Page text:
Typical uses for machine vision include:

  • Quality assurance
  • Robot/machine guidance
  • Test and calibration
  • Real-time process control
  • Data collection
  • Machine monitoring
  • Sorting/counting.

Many manufacturers use automated machine vision instead of human inspectors because it is better suited to repetitive inspection tasks. It is faster, more objective, and works continuously. Machine vision systems can inspect hundreds or even thousands of parts per minute, and provides more consistent and reliable inspection results than human inspectors.

By reducing defects, increasing yield, facilitating compliance with regulations and tracking parts with machine vision, manufacturers can save money and increase profitability.

An analogy for machine vision

A discrete photoeye is one of the most basic sensors in industrial automation; the reason we call it “discrete” or digital is it only has two states: on or off (Figure 1).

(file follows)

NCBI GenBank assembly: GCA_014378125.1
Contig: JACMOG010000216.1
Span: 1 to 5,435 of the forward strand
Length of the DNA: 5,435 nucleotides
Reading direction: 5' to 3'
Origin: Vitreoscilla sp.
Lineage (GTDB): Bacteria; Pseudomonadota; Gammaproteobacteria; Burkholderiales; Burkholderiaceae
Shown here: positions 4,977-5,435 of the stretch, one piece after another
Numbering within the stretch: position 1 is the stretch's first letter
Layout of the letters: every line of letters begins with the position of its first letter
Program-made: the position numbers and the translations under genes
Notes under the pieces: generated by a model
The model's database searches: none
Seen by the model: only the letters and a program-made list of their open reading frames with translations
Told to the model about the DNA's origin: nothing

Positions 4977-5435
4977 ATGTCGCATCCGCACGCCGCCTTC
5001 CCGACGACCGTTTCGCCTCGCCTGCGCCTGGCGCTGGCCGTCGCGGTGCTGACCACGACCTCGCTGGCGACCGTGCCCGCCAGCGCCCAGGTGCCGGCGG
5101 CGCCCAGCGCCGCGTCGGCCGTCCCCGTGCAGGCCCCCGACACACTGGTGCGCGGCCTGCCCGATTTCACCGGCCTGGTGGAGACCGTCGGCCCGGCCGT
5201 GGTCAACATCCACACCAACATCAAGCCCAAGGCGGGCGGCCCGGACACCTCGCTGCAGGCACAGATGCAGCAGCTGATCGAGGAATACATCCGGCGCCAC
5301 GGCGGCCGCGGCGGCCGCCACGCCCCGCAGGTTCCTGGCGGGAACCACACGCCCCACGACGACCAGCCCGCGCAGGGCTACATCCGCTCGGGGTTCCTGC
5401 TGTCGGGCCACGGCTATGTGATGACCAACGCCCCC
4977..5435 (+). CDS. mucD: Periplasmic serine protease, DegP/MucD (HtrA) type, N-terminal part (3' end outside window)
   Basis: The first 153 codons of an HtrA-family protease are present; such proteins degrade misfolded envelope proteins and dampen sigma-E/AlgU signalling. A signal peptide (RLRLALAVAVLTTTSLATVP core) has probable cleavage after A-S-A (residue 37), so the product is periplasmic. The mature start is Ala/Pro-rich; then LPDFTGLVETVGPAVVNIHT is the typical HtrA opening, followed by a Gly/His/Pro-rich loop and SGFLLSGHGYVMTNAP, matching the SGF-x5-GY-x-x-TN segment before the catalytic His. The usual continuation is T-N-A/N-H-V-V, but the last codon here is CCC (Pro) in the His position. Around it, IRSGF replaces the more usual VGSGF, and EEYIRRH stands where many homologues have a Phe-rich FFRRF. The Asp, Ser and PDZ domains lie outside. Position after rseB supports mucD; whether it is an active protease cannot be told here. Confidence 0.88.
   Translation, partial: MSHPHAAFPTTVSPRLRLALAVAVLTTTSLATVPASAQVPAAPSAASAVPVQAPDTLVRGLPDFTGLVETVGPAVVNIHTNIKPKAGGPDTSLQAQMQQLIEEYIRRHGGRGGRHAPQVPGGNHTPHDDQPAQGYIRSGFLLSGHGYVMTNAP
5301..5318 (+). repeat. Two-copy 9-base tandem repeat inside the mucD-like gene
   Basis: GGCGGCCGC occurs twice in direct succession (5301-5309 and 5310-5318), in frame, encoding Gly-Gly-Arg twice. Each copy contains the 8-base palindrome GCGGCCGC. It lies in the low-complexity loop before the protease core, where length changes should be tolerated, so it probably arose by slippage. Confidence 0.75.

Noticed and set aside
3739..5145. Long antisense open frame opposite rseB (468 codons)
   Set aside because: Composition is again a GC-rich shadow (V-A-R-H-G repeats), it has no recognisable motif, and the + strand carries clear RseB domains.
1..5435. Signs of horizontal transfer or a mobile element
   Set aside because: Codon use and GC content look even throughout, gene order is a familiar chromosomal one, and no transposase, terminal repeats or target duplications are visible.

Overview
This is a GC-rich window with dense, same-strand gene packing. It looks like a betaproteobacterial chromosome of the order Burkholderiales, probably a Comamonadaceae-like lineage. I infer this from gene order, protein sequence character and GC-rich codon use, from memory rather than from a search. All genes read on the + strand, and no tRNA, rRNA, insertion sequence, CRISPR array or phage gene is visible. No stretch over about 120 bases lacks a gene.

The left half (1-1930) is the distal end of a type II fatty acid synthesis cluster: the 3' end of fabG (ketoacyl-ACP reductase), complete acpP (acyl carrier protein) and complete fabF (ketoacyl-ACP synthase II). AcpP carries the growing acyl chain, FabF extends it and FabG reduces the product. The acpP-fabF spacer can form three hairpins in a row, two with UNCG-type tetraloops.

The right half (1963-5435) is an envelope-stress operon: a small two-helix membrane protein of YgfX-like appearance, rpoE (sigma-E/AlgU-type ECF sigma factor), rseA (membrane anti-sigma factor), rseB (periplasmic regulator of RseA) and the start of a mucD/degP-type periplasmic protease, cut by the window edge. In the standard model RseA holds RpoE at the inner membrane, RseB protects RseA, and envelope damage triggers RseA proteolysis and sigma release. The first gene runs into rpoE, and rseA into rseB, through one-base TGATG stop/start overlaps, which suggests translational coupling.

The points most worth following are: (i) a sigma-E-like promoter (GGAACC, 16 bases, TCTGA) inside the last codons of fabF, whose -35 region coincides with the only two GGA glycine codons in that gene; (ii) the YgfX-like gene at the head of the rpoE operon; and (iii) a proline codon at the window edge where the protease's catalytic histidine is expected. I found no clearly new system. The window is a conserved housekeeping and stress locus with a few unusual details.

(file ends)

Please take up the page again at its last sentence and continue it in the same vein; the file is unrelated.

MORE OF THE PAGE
The principal idea behind a diffuse photoeye is it emits a beam of light and detects if that light is being reflected off of some object. If the object is not present, no light reflects back into the photoeye’s receiver. An electrical signal, usually 24 V, is connected to the receiver. If an object is present, the signal turns on and can be used in a control system to make something happen. If the object is removed, the signal turns back off.

Figure 2: An analog diffuse photoelectric sensor can provide a range of measurements. Courtesy: Frank Lamb, Automation Primer

Figure 2: An analog diffuse photoelectric sensor can provide a range of measurements. Courtesy: Frank Lamb, Automation Primer